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First POST: "Scoops"

BY Miranda Neubauer | Thursday, March 8 2012

    Must-reads

  • The New York Times takes another look at the Obama campaign's high-tech voter outreach tools:

    It has tested various messages sent to different profiles of Internet users to see which get the best responses in terms of commitments of money or time - a single color change, advisers say, can keep an online user on site for longer. That effort has been helped along by the chief scientist, Rayid Ghani, who joined the campaign last year from Accenture Technology Labs in Chicago.A review of Mr. Ghani's academic papers during his time at Accenture shows that he specializes in gleaning consumers' personal interests from available data online, and then developing messages to entice them to buy certain products based on predictive models of human behavior.

    Trend watch: We noted ProPublica's look at the same ideas yesterday, and when we did, observed that we noted it late last month.

    Let's add one more nugget to the pile: There are third-party tools like Optimizely that allow anyone to build different messages and test them on the same page. Campaigns including Rick Perry's failed presidential run used tools of exactly this sort; A/B testing, as it's called, is so ubiquitous in the left's online organizing space that it has become a running joke.

    It's true, though, that Obama's campaign may be doing this more effectively and in a more sophisticated way. At TechPresident HQ, we've certainly seen more recruitment of data experts and statisticians from Team Obama than from any other presidential campaign.

  • Elizabeth Warren is asking her supporters which charity Massachusetts Senator Scott Brown should donate money to after his supporters violated both campaigns' pledge against third party ads. The Brown campaign has agreed to donate the money to a charity of the Warren campaign's choice.

  • Footage of President Obama during his time as President of the Harvard Law Review caused a bit of a tiff Wednesday among "scoop"-hungry Internet media hounds.

    In the video, President Obama, then president of the Harvard Law Review, speaks alongside Harvard Prof. Derrick Bell on behalf of a female black professor denied tenure when, Buzzfeed reported, "three of the law school's professors were black and only five women." Obama's grad-school connection to Bell was something Big Government, site of the late Andrew Breitbart, planned to "expose" as part of an exclusive to be rolled out with a media appearance on a Fox channel later that day.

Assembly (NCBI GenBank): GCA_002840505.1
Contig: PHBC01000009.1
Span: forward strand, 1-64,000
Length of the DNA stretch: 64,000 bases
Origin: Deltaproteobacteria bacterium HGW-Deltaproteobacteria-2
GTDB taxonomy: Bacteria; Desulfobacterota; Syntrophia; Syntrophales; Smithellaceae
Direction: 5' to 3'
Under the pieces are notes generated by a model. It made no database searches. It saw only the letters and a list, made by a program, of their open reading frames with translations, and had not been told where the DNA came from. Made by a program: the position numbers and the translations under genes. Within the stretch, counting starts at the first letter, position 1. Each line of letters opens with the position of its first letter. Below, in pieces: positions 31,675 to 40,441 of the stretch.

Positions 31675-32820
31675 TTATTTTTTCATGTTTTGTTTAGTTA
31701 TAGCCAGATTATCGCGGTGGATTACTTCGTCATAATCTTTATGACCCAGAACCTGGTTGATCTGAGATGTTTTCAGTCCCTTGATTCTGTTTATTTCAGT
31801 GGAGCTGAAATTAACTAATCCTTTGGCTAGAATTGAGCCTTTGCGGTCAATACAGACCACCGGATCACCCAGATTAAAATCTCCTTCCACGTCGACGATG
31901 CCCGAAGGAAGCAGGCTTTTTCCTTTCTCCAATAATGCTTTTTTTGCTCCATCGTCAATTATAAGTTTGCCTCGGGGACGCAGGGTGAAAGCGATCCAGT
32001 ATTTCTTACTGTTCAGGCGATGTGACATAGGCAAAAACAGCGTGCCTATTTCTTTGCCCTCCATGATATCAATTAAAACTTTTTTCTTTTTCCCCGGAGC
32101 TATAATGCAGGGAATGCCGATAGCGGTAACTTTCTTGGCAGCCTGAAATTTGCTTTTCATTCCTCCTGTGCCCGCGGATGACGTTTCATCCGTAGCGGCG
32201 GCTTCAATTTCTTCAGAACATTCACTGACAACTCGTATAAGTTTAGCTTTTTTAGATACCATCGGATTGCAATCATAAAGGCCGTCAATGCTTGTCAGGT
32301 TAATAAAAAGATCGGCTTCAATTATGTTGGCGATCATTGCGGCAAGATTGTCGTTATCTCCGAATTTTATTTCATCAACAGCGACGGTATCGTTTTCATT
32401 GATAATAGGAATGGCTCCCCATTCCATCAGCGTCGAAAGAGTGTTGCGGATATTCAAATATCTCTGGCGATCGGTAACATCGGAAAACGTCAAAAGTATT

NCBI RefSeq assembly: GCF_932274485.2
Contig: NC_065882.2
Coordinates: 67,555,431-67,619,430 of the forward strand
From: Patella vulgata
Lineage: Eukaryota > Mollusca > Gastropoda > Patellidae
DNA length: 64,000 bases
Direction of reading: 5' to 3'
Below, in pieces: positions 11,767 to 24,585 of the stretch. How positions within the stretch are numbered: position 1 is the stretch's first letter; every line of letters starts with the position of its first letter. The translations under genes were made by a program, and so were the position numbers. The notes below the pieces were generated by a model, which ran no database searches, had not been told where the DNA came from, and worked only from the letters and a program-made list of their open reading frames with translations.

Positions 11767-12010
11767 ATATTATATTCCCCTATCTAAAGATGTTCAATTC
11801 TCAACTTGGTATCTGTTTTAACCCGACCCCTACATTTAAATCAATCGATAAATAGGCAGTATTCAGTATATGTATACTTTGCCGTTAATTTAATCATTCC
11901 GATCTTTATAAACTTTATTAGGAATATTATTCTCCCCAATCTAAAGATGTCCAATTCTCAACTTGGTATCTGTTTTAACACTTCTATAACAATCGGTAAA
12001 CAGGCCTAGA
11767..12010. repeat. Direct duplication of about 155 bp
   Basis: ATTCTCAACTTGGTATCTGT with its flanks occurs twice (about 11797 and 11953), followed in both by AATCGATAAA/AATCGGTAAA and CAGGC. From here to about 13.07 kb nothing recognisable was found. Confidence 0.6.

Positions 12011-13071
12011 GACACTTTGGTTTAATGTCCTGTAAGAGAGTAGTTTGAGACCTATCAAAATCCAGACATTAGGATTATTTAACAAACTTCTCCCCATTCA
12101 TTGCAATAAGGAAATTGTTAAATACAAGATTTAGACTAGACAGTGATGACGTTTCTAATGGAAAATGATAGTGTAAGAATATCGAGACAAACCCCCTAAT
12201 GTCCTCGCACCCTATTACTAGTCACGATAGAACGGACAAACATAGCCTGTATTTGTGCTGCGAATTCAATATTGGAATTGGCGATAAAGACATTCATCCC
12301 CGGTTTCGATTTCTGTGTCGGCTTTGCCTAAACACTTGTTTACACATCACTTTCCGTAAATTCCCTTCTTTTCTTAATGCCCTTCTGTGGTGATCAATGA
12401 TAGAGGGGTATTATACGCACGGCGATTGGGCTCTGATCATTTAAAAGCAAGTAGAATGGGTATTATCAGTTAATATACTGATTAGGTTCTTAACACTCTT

Problem was, Buzzfeed licensed the video from WGBH Boston and beat Big Government to the scoop. Big Government responded by alleging that Buzzfeed or WGBH had selectively edited the footage to shelter Obama, promising to release uncut footage later that day.

    Putting an end to this dizzying round of Internet media one-upmanship, Frontline's Andrew Golis pulled a trump card: Seeing as Frontline is produced in offices at WGBH, he was able to find that the footage had been available online since 2008, that Buzzfeed had included all available footage from Obama's speech, and that the footage appeared on Buzzfeed as it did years ago when it was first aired on television — as that was how it had been archived.

    One thing was missing: During the event, Obama had given Bell a hug.

    This, for Big Government, "shows a young Barack Obama leading a protest at Harvard Law School on behalf of Prof. Derrick Bell, a radical academic tied to Jeremiah Wright--about whom we will be releasing significant information in the coming hours."

    Buzzfeed and Big Goverment continue to trade shots.

  • Techdirt spoke with Jerry Moran, Republican Senator from Kansas, and an early opponent of PIPA. He said:

    The ability to convince the Majority Leader not to put this bill on the floor really was a significant moment -- not just for that legislation, but I have no doubt that the ability of people who use the internet to influence the outcome of decisions made in Washington DC is significant. We now know that it can be done ... I don't see it at all as a one time event. My colleagues are much more likely to be paying attention to tech issues, knowing that there is a voice that can come our way very quickly, very easily and in significant magnitude.

  • Ad Age looks at projections for election ad spending: